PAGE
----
Miami Marlins Closing in on Huge Deal with Giancarlo Stanton

stantonThe Miami Marlins are closing in on a 13 year, $325 million dollar deal with slugger Giancarlo Stanton, reports Jon Heyman of CBS Sports. The deal would be the largest in baseball history. It would reportedly contain both a no-trade clause and an opt-out clause, giving Stanton the power to control where he would go in the event the Marlins considered moving him and the flexibility to hit free agency earlier.

There’s no doubt that Stanton is one of the best players in the major leagues. He’s also just 25 years old and will be under team control for two more years. Despite missing the final three weeks of the season after he was hit in the face with pitch, Stanton led the National League with 37 home runs. He produced an excellent .288/.395/.555 slash line and racked up 6.1 fWAR in 145 games.

Stanton made his big league debut at the age of 20 in 2010. In 100 games he smashed 22 home runs and compiled a solid .259/.318/.507 slash line with 2.3 fWAR. Since then he’s established himself as one of the most fearsome hitters in baseball. Even with the missed time, he’s hit 154 home runs since 2010. Only Jose Bautista and Miguel Cabrera have hit more home runs in that time span.

Overall, Stanton owns a career .271/.364/.540 batting line. His 143 wRC+ ranks 10th in the major leagues since 2010. His 2015 projection calls for a batting line of .278/.379/.556 with an astounding 41 home runs and 6.0 fWAR. Still, while Stanton is an outstanding player who should have his prime years ahead of him, there are concerns.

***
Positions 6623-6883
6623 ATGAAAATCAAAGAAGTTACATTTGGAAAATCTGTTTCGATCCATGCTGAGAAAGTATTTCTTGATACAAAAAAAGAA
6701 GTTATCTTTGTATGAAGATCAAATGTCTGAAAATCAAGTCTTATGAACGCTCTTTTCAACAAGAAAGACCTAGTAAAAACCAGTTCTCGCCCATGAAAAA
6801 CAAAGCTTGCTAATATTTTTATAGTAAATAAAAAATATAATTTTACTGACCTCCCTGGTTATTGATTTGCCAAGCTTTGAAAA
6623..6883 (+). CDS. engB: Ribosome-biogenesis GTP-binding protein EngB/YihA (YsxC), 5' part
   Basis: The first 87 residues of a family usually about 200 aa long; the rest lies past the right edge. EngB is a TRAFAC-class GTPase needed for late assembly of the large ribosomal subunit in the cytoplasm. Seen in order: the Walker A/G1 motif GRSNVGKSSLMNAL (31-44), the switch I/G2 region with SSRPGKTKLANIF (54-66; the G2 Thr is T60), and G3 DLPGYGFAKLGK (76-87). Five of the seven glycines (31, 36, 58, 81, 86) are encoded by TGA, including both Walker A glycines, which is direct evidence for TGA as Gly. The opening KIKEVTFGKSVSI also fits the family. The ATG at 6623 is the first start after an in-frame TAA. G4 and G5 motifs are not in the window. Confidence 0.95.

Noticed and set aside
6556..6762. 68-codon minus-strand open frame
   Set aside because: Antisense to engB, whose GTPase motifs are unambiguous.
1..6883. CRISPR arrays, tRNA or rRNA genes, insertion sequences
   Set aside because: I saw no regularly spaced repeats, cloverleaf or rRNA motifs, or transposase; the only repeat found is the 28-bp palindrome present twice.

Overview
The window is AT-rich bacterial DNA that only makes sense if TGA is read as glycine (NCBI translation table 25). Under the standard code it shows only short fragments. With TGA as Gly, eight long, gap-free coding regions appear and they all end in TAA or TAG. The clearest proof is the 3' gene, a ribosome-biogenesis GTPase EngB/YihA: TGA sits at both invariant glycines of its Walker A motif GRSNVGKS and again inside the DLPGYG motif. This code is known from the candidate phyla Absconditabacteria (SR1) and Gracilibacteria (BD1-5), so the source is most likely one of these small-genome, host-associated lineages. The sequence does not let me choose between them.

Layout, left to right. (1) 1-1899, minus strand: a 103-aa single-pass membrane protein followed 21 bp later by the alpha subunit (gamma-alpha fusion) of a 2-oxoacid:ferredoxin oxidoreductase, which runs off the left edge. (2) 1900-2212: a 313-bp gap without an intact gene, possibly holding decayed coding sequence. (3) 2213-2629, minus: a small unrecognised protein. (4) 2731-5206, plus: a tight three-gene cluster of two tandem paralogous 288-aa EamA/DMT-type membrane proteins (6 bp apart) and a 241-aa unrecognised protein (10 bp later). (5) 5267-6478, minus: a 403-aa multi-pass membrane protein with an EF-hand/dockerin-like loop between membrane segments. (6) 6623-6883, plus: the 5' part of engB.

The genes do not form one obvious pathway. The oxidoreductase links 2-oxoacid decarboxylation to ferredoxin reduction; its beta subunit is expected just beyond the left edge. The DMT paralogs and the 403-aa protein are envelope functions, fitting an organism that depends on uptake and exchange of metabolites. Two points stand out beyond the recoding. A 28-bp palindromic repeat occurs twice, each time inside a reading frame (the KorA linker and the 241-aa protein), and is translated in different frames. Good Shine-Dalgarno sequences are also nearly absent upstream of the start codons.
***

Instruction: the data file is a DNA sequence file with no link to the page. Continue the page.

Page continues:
Stanton has suffered several injuries during the course of his young career. 2014 was just his second season of at least 600 plate appearances. He missed a good chunk of both the 2012 and 2013 seasons, and appeared in only 239 games total. A frightening beaning caused him to miss the final weeks of the 2014 season. Signing Stanton to a 13 year deal would put him under contract through the 2027 season, and buy out 11 years of free agency.

Stanton should continue to be one of baseball’s best hitters over the next few seasons, but if injuries have their way, his aging curve could be quite steep. At $25 million per year, he should still be undervalued for the first several seasons of his career. It’s odd that the Marlins, a franchise known for being extraordinarily stingy are bent on giving Stanton the richest contract in baseball history.

Stanton is a great player, and a $325 million extension isn’t ridiculous given that he just turned 25 last week. But, the Marlins might not be the right team to give him this deal. While there are reasons for optimism in Miami as the franchise has some exciting young players, Jeffrey Loria is notoriously unpopular and difficult to deal with. Getting Stanton under wraps for the long-term would give Marlins fans hope for the future.